Q&A: BitTorrent Exec Reflects on Thom Yorke Album’s “Success”

Marc Hogan

By Marc Hogan

Lead News Writer
on 09.29.14 in News

On Friday, with no formal warning, Thom Yorke released a new album, Tomorrow’s Modern Boxes, via the file-transfer technology BitTorrent. In an announcement, the Radiohead frontman and producer Nigel Godrich said, “It’s an experiment to see if the mechanics of the system are something that the general public can get its head around.” It was another attempt at a new distribution model from the frontman whose band had, in 2007, popularized the “pay what you like” model with the album In Rainbows.

Since Friday, BitTorrent counts more than 400,000 downloads of either the full album or its free component, which consists of the song “A Brain in a Bottle” and the accompany video. BitTorrent’s chief content officer, Matt Mason, told Wondering Sound that although Yorke’s team has asked the company not to disclose how many people actually bought the album, the number was substantial. Tomorrow’s Modern Boxes also marks the debut of BitTorrent’s “paygates,” where creators can charge for certain content. BitTorrent takes 10 percent of the sales, after transaction fees, and its technology is designed for books and movies as well as music.

“There’s so much to do now this first experiment’s been a big success,” Mason says.

Mason talked to Wondering Sound’s Marc Hogan about what BitTorrent has learned from the past few days and what’s still to come for its Bundles download packages.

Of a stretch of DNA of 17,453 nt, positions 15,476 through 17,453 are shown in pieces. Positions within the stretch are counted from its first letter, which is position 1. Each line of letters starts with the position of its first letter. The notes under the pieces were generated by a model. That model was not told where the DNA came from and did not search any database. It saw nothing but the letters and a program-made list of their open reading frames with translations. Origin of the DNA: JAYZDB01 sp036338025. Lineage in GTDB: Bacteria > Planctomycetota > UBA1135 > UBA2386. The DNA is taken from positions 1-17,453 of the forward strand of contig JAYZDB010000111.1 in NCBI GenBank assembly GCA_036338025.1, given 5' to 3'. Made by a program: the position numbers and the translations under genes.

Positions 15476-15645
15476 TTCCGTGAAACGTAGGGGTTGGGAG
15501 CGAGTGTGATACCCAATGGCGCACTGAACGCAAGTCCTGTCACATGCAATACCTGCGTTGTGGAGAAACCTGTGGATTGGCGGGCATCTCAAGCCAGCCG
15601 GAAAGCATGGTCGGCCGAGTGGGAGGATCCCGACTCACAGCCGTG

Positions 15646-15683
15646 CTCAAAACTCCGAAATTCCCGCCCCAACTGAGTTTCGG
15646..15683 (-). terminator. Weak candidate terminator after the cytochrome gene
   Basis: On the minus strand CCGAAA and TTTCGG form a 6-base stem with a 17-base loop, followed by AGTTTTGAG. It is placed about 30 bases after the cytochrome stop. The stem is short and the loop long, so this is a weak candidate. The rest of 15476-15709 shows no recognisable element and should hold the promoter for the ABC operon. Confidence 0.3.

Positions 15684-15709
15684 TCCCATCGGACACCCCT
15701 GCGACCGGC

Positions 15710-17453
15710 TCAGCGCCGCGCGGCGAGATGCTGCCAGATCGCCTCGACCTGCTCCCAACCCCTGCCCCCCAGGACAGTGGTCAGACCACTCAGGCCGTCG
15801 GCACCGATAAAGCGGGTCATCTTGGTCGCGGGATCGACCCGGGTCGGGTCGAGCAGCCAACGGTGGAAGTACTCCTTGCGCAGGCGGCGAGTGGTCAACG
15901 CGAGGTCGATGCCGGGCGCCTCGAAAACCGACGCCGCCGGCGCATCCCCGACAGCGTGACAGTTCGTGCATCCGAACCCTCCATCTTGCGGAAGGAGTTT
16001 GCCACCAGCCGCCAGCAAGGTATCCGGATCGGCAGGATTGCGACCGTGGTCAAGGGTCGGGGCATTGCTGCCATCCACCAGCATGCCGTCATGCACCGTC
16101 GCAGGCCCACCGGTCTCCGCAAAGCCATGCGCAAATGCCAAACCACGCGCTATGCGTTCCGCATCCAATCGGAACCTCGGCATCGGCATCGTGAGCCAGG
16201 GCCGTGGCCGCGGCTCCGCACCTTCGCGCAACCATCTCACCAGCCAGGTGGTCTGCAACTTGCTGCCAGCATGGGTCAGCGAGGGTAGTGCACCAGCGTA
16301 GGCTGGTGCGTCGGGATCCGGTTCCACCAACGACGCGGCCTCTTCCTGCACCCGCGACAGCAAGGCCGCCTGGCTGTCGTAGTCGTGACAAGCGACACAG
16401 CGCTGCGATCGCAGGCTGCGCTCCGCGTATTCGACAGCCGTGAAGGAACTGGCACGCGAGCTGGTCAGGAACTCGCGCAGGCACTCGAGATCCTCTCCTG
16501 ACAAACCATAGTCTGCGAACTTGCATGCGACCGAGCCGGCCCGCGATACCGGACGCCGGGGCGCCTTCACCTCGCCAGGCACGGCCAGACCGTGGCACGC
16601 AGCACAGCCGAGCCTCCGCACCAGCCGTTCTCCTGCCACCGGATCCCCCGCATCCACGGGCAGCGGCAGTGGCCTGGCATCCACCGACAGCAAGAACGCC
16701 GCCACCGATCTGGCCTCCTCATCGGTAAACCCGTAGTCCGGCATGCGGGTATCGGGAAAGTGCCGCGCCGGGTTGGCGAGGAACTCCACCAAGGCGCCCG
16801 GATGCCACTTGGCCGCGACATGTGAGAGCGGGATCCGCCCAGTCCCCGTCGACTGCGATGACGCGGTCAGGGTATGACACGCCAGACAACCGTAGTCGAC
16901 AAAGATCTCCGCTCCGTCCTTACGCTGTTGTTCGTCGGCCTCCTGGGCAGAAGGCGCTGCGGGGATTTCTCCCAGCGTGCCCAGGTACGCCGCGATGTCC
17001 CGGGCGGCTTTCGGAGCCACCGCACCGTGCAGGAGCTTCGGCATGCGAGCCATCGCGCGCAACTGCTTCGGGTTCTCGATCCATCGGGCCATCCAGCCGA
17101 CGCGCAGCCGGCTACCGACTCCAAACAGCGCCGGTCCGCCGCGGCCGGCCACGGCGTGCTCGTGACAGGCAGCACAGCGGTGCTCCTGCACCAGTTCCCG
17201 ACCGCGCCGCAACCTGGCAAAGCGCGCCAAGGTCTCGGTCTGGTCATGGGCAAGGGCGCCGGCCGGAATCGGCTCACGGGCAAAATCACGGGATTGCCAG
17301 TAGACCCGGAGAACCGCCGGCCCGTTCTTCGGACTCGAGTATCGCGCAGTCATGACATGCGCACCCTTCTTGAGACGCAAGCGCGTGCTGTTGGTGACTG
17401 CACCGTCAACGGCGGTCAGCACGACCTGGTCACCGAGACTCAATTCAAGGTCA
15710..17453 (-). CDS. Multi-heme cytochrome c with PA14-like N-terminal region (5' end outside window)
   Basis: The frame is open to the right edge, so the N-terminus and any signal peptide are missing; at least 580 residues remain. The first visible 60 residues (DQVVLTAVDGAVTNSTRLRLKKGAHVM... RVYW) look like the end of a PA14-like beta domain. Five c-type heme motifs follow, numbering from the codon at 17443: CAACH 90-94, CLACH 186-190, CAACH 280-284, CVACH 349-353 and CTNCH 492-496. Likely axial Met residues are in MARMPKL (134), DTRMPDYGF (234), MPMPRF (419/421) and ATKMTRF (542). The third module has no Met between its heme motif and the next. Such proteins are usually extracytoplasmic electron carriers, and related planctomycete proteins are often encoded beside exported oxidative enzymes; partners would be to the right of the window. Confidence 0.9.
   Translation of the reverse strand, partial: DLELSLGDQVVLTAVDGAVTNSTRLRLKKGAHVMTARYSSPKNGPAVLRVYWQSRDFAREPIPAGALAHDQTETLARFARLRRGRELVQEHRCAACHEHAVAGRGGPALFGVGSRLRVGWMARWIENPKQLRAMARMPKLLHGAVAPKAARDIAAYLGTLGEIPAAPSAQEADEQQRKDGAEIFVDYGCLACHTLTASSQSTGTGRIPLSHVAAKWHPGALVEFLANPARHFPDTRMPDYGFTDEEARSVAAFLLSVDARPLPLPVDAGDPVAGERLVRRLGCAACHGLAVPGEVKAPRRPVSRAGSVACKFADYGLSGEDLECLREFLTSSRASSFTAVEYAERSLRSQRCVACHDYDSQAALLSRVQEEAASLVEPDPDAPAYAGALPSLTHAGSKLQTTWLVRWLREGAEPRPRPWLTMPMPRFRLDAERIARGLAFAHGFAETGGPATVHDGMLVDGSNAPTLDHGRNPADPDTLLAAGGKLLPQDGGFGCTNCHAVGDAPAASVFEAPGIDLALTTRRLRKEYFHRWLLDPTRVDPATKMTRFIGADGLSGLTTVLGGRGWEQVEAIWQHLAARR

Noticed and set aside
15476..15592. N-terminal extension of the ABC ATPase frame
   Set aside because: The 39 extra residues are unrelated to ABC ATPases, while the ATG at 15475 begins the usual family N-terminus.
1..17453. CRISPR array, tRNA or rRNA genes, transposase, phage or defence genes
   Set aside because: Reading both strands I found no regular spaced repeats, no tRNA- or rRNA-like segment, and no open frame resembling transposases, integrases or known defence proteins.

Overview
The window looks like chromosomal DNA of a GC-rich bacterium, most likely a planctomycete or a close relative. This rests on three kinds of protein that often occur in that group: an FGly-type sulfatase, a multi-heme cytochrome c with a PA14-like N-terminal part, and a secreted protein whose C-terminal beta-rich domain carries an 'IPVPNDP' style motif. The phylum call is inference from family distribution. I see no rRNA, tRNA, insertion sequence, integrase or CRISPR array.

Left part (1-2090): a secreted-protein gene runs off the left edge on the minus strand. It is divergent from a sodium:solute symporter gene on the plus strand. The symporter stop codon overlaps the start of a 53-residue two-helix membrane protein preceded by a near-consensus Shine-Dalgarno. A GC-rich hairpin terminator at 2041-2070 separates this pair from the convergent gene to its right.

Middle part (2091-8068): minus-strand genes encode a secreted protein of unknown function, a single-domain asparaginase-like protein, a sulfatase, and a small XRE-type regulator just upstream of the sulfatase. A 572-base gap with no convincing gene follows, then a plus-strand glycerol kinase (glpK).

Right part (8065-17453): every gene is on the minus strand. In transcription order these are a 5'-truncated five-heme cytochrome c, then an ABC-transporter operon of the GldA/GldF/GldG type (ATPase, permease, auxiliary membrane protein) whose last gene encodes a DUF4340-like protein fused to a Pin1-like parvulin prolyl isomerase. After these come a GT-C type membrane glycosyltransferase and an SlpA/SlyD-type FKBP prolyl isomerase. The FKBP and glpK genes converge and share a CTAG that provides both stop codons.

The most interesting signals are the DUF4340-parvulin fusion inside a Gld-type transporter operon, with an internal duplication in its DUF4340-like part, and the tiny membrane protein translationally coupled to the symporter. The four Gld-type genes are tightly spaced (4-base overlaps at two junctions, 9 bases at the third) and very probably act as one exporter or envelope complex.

Thom Yorke called this an experiment. How has it gone?

It’s going really, really well. We were all treating this as an experiment. We didn’t know what was going to happen. We all wanted great things to happen, and great things have happened. The thing we all worried about first and foremost was: Will all the technology actually work?  Can we support a launch of this size, of this sort of global scale? Can we handle the rabid fan base of Radiohead? And the answer was definitely yes.

The second thing was just the velocity of sales that we saw. We’re not able to actually release numbers at this point, at Thom’s team’s request, but what we can say is that of the 400,000 people who downloaded either the paid-for or free version, we’re really, really happy with the number of people who actually paid for the album. It was a significant amount. It just couldn’t have gone any better.

Are you releasing numbers to Nielsen SoundScan?

No, because this was such an early experiment. There are so many back-end things we need to do.

Have you heard any response from Thom yet?

We’ve heard from their entire team, and everybody’s just really, really happy so far.

What do you say to criticism that BitTorrent has its large user base due to piracy?

BitTorrent has a big user base because people use BitTorrent for all kinds of things. People will point to studies that say all of the traffic is piracy. But if you actually look at those studies, all of them are about traffic on the Pirate Bay. BitTorrent is a back-end protocol that the Pirate Bay happens to use. They also happen to use http.

BitTorrent is used by so many people, for so many different applications. Every time Facebook updates Facebook, they use BitTorrent to push those updates to their servers. The same thing with Twitter, Wikipedia, Etsy, gaming companies like Blizzard. Academic institutions all over the world use BitTorrent for processing, crunching and sharing data. It’s used by traders on Wall Street to distribute high-frequency trading algorithms.